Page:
Translation of Augustan in Spanish:


de (César) Augusto, adj.

Pronunciation /ɔˈɡəstən/ /ɔːˈɡʌst(ə)n/

See Spanish definition of neoclásico


  • 1

    de (César) Augusto
    • The excavated area open to the public covers the forum, dated to the Augustan period.
    • Hence by the Augustan period the term murmillo replaced the old term samnis, designating a people south of Rome who had long since been subjugated by the Romans and absorbed into their culture.
    • One model can be seen in exhibition catalogues on Italy during the middle Republic, on the relationship between the Republic and the Augustan period, or on late antiquity in the city of Rome.
    • By the end of Constantine's rule, all of the Augustan foundations of the Empire had changed profoundly.
    • The toughening of the Augustan regime and the fading influence of the mediating Maecenas was having its effect.
    • The triumphs of the Augustan arts had been the triumphs of an elite, intended primarily for the consumption of an elite.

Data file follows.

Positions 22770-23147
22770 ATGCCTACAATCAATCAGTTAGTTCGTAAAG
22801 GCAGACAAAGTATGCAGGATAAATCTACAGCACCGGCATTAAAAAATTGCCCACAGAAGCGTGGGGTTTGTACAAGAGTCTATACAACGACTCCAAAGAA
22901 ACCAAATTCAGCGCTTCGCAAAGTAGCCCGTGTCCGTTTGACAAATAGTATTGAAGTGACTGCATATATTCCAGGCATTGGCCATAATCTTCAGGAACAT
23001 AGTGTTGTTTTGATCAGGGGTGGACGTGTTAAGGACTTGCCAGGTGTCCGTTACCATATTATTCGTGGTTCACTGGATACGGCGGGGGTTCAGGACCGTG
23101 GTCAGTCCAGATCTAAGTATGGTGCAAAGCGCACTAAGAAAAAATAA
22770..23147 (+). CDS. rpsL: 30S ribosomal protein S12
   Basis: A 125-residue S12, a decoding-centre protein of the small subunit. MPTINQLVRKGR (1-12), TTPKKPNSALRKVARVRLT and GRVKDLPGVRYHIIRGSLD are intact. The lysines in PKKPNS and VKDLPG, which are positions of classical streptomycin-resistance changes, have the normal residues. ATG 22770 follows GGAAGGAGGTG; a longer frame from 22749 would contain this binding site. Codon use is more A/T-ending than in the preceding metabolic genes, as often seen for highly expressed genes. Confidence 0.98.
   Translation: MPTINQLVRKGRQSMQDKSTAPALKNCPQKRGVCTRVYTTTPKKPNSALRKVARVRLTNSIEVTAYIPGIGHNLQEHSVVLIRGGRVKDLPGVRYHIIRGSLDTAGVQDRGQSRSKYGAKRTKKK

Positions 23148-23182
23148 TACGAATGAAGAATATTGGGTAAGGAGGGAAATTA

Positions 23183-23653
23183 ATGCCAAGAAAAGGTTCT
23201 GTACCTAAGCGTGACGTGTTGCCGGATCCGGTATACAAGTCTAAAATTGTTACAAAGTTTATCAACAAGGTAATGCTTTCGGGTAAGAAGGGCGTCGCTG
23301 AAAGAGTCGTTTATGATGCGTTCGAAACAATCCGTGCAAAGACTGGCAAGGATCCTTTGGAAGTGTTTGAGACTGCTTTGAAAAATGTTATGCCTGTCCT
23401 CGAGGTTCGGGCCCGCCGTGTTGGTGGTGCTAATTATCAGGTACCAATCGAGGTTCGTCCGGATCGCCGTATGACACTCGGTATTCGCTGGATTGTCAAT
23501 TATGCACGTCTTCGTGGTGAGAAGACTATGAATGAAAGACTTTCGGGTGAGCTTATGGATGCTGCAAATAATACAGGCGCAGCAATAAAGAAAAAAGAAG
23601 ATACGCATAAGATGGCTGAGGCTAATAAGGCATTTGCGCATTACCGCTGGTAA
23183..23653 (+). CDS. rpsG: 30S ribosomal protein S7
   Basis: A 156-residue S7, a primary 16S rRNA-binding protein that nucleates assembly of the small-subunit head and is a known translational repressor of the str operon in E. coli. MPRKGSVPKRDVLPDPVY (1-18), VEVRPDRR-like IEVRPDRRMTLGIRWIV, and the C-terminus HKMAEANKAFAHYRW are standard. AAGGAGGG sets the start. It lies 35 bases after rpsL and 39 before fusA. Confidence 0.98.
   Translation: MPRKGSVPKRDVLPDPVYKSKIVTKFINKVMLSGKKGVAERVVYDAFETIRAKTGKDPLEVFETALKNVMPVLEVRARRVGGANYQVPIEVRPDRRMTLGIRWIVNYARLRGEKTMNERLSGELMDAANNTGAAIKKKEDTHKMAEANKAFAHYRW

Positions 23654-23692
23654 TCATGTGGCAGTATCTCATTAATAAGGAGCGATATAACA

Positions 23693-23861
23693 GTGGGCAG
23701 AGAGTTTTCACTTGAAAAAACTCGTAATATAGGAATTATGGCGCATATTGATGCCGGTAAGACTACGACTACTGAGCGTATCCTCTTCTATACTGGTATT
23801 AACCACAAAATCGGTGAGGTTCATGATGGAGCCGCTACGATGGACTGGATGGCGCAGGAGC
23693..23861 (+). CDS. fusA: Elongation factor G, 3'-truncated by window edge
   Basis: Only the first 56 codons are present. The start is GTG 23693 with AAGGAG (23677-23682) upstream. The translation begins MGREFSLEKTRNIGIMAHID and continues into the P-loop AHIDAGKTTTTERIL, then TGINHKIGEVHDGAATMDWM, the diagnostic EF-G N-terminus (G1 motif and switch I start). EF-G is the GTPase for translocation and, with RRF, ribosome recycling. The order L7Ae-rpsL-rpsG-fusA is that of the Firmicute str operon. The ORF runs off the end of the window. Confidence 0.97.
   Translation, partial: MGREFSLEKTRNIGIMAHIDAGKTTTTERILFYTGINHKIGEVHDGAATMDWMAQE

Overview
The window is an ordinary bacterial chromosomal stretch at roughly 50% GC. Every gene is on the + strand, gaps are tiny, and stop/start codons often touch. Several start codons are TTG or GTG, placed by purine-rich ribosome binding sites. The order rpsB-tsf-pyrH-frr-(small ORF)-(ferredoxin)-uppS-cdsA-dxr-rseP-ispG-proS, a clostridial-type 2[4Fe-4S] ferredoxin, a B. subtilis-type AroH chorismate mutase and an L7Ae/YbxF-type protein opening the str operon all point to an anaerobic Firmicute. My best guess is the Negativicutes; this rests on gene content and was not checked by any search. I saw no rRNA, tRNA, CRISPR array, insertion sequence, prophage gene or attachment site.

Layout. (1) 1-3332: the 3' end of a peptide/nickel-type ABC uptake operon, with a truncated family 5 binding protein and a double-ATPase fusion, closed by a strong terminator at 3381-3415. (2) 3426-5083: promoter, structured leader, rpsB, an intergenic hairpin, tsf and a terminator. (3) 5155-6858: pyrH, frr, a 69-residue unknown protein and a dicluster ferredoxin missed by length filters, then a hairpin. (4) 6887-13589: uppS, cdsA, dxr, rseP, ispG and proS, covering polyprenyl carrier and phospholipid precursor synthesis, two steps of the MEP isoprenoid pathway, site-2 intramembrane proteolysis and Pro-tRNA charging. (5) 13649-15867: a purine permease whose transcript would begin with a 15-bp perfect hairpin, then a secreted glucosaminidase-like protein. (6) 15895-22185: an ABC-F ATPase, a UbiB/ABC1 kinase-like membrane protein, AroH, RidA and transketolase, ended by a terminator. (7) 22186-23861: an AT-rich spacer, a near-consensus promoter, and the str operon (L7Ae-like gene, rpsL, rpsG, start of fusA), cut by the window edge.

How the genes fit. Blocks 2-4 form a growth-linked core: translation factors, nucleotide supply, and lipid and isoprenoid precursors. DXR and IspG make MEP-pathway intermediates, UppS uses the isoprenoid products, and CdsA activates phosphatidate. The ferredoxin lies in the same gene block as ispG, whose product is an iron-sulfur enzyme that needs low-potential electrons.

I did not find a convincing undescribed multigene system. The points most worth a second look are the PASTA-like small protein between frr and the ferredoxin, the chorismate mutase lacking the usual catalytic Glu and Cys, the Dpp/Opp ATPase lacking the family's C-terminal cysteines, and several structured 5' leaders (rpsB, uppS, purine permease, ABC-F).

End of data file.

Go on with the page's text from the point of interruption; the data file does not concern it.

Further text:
• Competition for notice spilled over into the Augustan period as individuals commissioned new and novel types of attention-commanding funerary monuments.
    • Work in recent years on Augustan fortresses in Germany, the Netherlands and the Czech Republic, dating to the end of the 1st century BC and the beginning of the 1st century AD, suggest how this might have happened.
    • The Neapolitan coastal resort of Baiae was favoured by rich Romans in Augustan times, although their marble villas were later overturned by an earthquake.
    • The Forum Augusti and the Ara Pacis, however, are different monuments with different purposes; it would be simplistic to expect that all Augustan buildings repeat the same message.
  • 2

    • Translation was central to the Augustan programme to classicize English literary culture.
    • History, Science, and Satire in Augustan England and The Battle of the Books: History and Literature in the Augustan Age.
    • Samuel Johnson, however, found that he could not compile the kind of dictionary hoped for, and with the independence of the US a resistance to Augustan norms developed outside Britain.
    • The satires are both ‘a passionate expression of anger against man's ineptitude and ultimately a triumph of Augustan order over individualism’ .
    • The first part has five essays on various aspects of Dryden's works: theatrical imagination, satire, ‘imperial imagination’, Augustan culture and Dryden's role in creating it, and his mastery of triplets.
    • Restoration and Augustan poetry reign here, providing Brown's primary locus of interpretation and exemplum of cultural fable.